Over the years my family would visit Aunt J and her family, she would have more children in 1980-two fraternal twins. She loved her children very much, and seemed to share a special bond with them that I ached for myself. She took them camping, read books to them, and shared her love of photography and art with them. Her husband would later leave her for another woman,[around 1982 very soon after the birth of the twins] and this was very hard for her to go through. She continued to provide a decent life for her children, luckily managing to hold on to another house her and her husband had build down the street from my grandmother's house.
We would continue visits, at times when I was over 18, I would drive down to visit. I would talk to her in her kitchen of sailboat glass hangings and bright orange counters. I could share things that weren't as easy to share with other family members. She knew something wasn't right with my mother but of course neither of us knew anything about narcissistic personality disorder or people who operated outside of a conscience and feelings. I would continue these visits into college. There were a few differences as I aged, but I knew my mother was complaining [smear campaigns] about me all the time to others, and I worked hard to hold those lies back, and I mostly succeeded with her though I did not with my other aunt.
She could continue to work hard and her last job was working with juvenile delinquents at the youth home as a child care worker, a job I would just some years later would replicate as an art teacher in a juvenile home. She faced some economic struggles but kept plugging along.
One of the last conversations I had with Aunt J haunts me to this day, when her son seemed to have a premonition of her death to come only weeks later. I, Aunt J, and her son [the baby of my first and extended stay] were all sitting in her living room. I had driven down from college to visit them. It was 1987 and I was 19 years old. Sleeping on her couch and visiting all the relatives houses that included aunts and uncles and my grandmother's house in a row in rural Midwestern area, we were reminiscing.
[ By the way this is something narcissists will not do, the only person I could share memories with in more recent times has been my brother, the past never existed to my mother and sister, and was wiped away clean where attachment to people and places does not exist.]
Aunt J brought up the death of her brothers in the late 1960s, one drowned trying to heroically save a friend on a fishing trip when that friend fell into into the river and one died being shot by a jealous lover. The latter uncle, I would find out was murdered within three weeks of my birth just recently. I knew it was the same year  but never knew the timing was so close. How did I find out you might ask? I found a geneaology page last year that a distant cousin had done of my mother's family starting in Germany in 1823. Birth dates and dates of deaths for the deceased were on it. That was strange and I found myself wondering if my mother's dislike of me was tied to this event, but then my mother never seemed to be one to grieve for very long over anyone. I used to tell understanding relatives, that I was disturbed by the fact that when people died in my family they disappeared and never were mentioned again.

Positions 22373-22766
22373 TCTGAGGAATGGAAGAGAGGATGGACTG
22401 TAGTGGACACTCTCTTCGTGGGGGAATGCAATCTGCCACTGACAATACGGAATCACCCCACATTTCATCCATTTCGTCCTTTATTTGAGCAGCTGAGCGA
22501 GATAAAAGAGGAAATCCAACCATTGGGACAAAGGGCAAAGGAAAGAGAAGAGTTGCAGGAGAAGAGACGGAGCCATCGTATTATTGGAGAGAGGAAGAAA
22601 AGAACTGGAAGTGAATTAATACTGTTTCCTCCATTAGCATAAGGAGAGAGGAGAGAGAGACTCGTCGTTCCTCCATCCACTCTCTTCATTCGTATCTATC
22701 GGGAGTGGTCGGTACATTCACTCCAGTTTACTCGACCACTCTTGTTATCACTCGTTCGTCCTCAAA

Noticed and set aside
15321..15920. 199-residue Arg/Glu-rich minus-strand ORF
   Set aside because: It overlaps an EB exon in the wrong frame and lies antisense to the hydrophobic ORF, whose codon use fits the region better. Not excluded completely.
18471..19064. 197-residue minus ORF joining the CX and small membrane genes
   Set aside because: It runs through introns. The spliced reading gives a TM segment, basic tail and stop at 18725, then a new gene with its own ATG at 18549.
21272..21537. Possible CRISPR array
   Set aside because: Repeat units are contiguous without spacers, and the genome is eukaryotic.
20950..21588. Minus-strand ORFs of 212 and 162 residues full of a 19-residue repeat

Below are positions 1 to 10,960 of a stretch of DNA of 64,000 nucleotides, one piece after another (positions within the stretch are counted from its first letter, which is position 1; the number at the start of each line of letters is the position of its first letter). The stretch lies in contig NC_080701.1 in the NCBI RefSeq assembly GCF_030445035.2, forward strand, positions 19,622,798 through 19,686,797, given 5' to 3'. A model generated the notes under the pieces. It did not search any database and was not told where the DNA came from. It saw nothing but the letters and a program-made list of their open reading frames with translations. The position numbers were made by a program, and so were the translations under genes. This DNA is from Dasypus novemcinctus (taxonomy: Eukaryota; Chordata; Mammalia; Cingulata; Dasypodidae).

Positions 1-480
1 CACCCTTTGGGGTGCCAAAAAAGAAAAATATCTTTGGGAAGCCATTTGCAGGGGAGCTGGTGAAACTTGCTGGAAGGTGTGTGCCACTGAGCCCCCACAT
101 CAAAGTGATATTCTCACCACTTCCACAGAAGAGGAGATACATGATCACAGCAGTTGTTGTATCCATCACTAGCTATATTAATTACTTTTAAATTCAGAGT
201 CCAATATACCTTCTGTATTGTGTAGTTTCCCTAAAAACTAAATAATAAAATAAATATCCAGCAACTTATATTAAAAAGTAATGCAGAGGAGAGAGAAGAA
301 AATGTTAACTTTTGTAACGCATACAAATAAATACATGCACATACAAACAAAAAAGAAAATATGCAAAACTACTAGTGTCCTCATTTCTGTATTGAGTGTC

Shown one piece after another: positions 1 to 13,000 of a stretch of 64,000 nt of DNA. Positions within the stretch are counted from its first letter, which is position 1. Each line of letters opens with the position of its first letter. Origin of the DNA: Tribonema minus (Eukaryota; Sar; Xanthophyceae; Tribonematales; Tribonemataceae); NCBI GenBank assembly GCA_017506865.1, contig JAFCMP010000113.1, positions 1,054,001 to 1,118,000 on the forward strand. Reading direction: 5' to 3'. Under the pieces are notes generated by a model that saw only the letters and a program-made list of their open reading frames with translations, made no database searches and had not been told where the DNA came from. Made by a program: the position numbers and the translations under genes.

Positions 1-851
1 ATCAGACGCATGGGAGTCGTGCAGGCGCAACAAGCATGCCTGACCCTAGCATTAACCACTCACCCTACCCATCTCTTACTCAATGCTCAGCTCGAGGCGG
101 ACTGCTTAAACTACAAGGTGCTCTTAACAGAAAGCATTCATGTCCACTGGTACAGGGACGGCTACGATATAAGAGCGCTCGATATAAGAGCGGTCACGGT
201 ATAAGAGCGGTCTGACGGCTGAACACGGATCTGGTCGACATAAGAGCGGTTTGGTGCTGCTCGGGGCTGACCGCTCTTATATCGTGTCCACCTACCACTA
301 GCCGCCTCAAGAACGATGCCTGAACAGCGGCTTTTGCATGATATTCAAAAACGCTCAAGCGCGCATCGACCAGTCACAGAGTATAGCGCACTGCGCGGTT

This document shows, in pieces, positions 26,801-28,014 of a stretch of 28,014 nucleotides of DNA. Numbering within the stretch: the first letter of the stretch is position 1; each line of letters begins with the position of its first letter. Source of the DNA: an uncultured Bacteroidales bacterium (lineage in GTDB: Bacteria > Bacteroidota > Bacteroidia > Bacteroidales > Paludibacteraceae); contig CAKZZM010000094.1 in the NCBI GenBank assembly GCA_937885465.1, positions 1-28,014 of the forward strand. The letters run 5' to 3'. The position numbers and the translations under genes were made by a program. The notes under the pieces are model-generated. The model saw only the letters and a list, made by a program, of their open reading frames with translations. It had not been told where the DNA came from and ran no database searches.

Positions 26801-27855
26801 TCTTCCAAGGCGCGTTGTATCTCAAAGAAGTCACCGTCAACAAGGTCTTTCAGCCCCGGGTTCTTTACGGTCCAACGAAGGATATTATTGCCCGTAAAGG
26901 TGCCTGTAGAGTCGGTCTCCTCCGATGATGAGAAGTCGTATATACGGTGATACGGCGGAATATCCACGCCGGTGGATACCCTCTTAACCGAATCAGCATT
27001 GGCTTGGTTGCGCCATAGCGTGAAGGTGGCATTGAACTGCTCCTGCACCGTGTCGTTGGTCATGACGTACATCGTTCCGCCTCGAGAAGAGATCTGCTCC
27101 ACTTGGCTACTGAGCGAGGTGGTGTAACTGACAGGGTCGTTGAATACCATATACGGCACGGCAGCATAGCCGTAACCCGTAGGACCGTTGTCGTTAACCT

My aunt told me more details of these deaths and about these relatives, I had not known. We went on to talk about others who had died including my grandfather and memories about him. Anyway midway through my then 13 year old cousin started crying, "Why do people have to die, Mom?" and then said "I hope you never die Mom!." He started crying and was almost inconsolable. We were surprised by his outburst but his mother consoled him, hugged him and calmed him down. I distracted him later and we watched David Letterman, one of his favorite shows to watch on non-school nights at the time.
Two weeks later after I returned home, she would be dead. The death was mysterious, a high impact car crash into a tree on the day after Christmas night. Others said she drove too fast for the road, that she had ended up curving on a road into a driveway and a tree she didn't know. This didn't make sense to me because she was in the area she had lived life long. A relative told me she had gotten in an argument with her then boyfriend and gone out to her car emotional. I don't know, the details were and remain fuzzy. The only fact was the crash was high speed, horrific and she was only 36 years old leaving her sons behind. The funeral was horrific, a week of crying. I took the death very hard. I missed my aunt very much. She was the aunt I loved and the aunt that loved me.